Google Urges IT to Abandon Data Capacity Planning
Will the Internet of Things make capacity planning moot? Or will the discipline become even more critical to IT operations?
Nearly everyone in IT has realized that the industry needs to plan for disruption after continual disruption. Yet Google is arguing — given the massive increase in data traffic expected to result from the blossoming Internet of Things (IoT) — that disruptions will soon be so great and so frequent that any attempts to plan for capacity usage or data storage will essentially be futile.
Google has a point: capacity usage is exploding, with complexities popping up in every direction. But is this ample excuse for IT managers to ignore capacity, or should it force companies to look at resource usage with a doubly critical eye? In other words, if the IoT doesn’t make capacity planning truly impossible or impractical (as Google seems to imply), is there really any incentive for organizations to leave themselves at the mercy of the tides of the market?
It’s commonly accepted that enterprises must estimate their future capacity needs to account for, as examples, the launch of a new application or a cloud migration. But Google is warning that, while planning ahead is a good idea, the IoT may render predictions of anything less than five years into the future wildly inaccurate, according to Computer Weekly.
Undoubtedly, the number of internet-connected devices is skyrocketing. Cisco predicts that global IP traffic will grow threefold by 2019, when it will reach an astonishing 2 zettabytes (ZB), annually. For perspective, watching just one month’s worth of video content sent over the internet at that time would take you over five million years.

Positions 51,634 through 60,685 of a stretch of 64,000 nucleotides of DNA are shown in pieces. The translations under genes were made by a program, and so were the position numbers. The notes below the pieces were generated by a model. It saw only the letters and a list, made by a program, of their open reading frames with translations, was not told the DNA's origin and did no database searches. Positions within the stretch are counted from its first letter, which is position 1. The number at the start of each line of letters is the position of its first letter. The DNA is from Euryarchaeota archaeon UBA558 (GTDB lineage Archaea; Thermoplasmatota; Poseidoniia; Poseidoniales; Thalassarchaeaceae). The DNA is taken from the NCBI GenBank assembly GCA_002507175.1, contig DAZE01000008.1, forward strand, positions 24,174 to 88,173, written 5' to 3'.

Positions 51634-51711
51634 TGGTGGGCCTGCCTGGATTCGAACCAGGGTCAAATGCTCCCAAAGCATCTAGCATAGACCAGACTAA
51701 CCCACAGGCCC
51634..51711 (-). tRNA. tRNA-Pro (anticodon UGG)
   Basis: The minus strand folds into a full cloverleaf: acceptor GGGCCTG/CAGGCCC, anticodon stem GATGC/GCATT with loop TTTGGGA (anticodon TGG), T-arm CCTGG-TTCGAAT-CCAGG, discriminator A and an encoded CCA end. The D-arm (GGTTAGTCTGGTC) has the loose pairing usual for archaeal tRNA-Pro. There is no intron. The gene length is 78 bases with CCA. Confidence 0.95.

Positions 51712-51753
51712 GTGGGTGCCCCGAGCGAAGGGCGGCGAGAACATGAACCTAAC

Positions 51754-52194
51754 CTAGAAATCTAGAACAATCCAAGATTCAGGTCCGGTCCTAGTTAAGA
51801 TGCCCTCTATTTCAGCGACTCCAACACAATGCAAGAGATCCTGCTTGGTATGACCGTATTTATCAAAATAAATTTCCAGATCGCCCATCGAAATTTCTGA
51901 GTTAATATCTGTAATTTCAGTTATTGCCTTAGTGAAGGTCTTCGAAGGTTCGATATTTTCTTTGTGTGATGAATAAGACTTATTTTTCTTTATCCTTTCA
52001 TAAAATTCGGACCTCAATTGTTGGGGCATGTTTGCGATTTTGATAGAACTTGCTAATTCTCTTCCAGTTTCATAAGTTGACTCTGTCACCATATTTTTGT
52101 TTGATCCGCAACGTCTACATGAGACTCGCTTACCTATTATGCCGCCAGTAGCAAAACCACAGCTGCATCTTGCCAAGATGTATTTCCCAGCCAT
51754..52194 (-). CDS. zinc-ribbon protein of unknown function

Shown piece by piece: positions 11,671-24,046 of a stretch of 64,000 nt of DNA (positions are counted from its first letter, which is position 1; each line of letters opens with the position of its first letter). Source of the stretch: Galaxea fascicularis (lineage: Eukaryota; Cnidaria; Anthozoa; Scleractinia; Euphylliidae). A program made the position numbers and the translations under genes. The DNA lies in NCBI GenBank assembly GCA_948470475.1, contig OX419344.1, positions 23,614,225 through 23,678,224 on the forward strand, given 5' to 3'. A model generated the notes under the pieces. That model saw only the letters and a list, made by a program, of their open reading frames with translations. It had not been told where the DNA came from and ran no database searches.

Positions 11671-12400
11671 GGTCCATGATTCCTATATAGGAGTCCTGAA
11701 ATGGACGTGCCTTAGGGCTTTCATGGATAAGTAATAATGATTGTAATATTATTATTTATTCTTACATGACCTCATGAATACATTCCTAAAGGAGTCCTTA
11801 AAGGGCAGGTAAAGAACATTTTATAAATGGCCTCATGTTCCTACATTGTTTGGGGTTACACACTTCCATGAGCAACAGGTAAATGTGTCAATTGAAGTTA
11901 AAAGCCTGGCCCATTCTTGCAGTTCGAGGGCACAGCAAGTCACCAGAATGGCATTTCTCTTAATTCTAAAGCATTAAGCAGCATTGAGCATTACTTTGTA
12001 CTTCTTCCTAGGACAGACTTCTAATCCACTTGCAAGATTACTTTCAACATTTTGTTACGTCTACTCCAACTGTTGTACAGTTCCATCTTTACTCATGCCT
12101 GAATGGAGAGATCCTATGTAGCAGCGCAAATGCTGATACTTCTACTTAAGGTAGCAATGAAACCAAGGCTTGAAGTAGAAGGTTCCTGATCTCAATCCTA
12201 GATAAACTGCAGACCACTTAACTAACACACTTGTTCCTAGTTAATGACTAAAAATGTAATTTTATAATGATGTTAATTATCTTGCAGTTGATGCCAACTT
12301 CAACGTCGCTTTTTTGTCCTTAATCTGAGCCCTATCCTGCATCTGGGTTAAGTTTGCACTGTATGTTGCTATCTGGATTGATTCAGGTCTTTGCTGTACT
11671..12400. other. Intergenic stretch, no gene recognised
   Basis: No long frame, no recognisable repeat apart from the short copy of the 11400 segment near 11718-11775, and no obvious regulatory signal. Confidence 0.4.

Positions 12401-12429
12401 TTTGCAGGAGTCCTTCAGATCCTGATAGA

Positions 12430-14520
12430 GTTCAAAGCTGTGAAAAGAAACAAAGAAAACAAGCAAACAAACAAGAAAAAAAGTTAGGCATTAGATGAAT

The numbers involved are indeed getting massive, which will make capacity planning even more difficult and unpredictable — a fact that few deny. Still, there are a number of reasons why this growing complexity will actually make capacity planning efforts all the more urgent.
It’s always prudent to estimate your future resource usage, but planning a half-decade in advance is unrealistic, even today. Organizations still have every reason to develop a clear strategy for next week, next quarter, and next year.
And while the IoT will require increasingly dynamic forecasting with shorter horizons, no company wants to hit high-traffic events like Cyber Monday without first analyzing trends from the past 12 months. In short, looking both ahead and back a year will never stop being a best business practice.
It’s also important to remember that, aside from the Googles and Amazons of the world, few companies will be dealing with capacity on the order of zettabytes or exabytes. In fact, that’s the exception to the rule (terabytes or petabytes will be much more routine). Google’s situation stands as a great bellwether for what companies should come to expect down the line, certainly, but it doesn’t present an immediate business case for the vast majority.
The implied argument is that housing such massively complex environments — hybrid cloud, multi-cloud, private cloud — all under one roof will make capacity planning impossible, full stop. However, IT ops and IT management vendors are actively anticipating these trends, adapting their tools to handle intricate, cloud-scale, and container-driven applications.
And these tools will be increasingly geared towards solving mission-critical complexity problems. While they may not hope to solve to solve every conceivable IoT-related problem, there will still be immense value in picking and choosing.
For instance, TeamQuest’s Vityl Adviser can help organizations prioritize their efforts by turning thousands of data points into a simple indicator of Health or Risk. IT managers don’t need to understand the entirety of IT at every moment, but they do need to address highly specific problems that can cause future issues — like an application inefficiency that will force a bottleneck in six months.
And within even the most complicated IoT environment, IT managers still require perspective. For instance, while Google’s argument focuses on data capacity planning, the realms of CPU and capacity planning will still be very much in fair territory, and may deliver just as much business value.
(Main image credit: Wikimedia)